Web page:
Indeed, the anger that anything of value in this world could be unavailable for purchase was inadvertently expressed by right-wing millionaire David Sacks, who, like Musk, didn't let his own blue check get in the way of drumming up dork rage-fits over middle class "elites" who got them because of their professional status. 

All of this only lends credence to the theory that libertarianism largely exists as an ideology because social miscreants get attached to the idea that money should matter more than social skills or reputation. 

You can't buy the Twitter blue check, at least not yet. It's really more a service to readers than to those with the check marks. But distorted through the right-wing resentment field, it becomes a stand-in for all the other symbols of social capital that are not for sale and therefore considered "elite": Cool friends, a sense of style, skill at flirting, an ability to communicate without making people back away slowly. 

Musk's plan to make the blue check a subscription-only feature makes clear how strongly he's channeling the topsy-turvy worldview of his right-wing dweeb fan base. They were, of course, ecstatic, believing that their billionaire geek god might allow them to purchase the social stature that they can't earn with their labor or personality. Musk himself sold it this way, dialing up the grievances of those who want to believe that paying $8 a month for a blue check will somehow spite people they envy and fear.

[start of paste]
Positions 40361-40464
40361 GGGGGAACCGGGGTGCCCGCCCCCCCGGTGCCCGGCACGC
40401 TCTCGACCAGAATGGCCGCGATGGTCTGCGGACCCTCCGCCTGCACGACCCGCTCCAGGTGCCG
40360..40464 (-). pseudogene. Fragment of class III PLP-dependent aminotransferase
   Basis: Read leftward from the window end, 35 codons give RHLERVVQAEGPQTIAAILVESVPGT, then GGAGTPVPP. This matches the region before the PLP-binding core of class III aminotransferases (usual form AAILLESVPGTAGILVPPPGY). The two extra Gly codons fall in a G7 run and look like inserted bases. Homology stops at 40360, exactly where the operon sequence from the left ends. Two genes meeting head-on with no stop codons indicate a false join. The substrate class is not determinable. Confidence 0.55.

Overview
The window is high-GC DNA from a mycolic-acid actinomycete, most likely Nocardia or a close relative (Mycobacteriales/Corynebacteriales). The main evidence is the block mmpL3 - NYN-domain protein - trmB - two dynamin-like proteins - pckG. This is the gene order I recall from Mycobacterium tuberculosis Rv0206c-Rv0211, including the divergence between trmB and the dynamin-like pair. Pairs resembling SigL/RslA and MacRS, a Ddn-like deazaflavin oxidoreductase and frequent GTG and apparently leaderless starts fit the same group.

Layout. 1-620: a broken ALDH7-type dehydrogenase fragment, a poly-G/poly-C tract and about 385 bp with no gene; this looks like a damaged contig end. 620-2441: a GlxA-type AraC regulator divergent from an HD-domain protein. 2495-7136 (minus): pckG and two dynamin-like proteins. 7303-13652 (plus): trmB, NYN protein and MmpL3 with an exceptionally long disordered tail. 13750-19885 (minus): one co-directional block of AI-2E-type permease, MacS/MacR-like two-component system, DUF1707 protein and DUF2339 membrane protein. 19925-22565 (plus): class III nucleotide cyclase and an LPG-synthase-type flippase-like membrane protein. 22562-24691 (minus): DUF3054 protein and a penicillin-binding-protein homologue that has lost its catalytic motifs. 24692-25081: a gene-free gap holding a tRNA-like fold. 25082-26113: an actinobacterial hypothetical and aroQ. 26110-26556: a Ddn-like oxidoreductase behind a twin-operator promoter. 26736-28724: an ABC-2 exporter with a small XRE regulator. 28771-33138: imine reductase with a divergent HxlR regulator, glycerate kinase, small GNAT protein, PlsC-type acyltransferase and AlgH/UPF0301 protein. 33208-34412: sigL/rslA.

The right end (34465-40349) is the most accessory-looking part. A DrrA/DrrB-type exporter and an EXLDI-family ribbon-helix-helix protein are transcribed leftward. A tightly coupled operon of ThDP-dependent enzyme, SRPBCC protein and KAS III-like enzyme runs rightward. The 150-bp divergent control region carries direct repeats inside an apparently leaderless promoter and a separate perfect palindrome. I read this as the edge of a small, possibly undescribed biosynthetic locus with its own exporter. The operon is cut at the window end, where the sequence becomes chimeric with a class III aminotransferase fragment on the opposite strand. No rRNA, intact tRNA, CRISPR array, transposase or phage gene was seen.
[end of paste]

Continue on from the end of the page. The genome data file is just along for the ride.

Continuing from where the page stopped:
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There's a problem, though: The so-called "elite" that they hate finds the entire idea silly. First of all, to people with a foot planted in the real world, the meaning of the blue check hasn't changed: "This person is who they say they are." It's only angry nerds who imbued it with prestige. More to the point, to make the blue check mark a pay-to-play feature literally strips it of its current meaning. We can expect a bunch of scam artists and MAGA-hat nobodies to pony up eagterly. People with actual professional reputations, meanwhile, won't pay for something that confers no meaning other than "I have $8 a month and very little sense."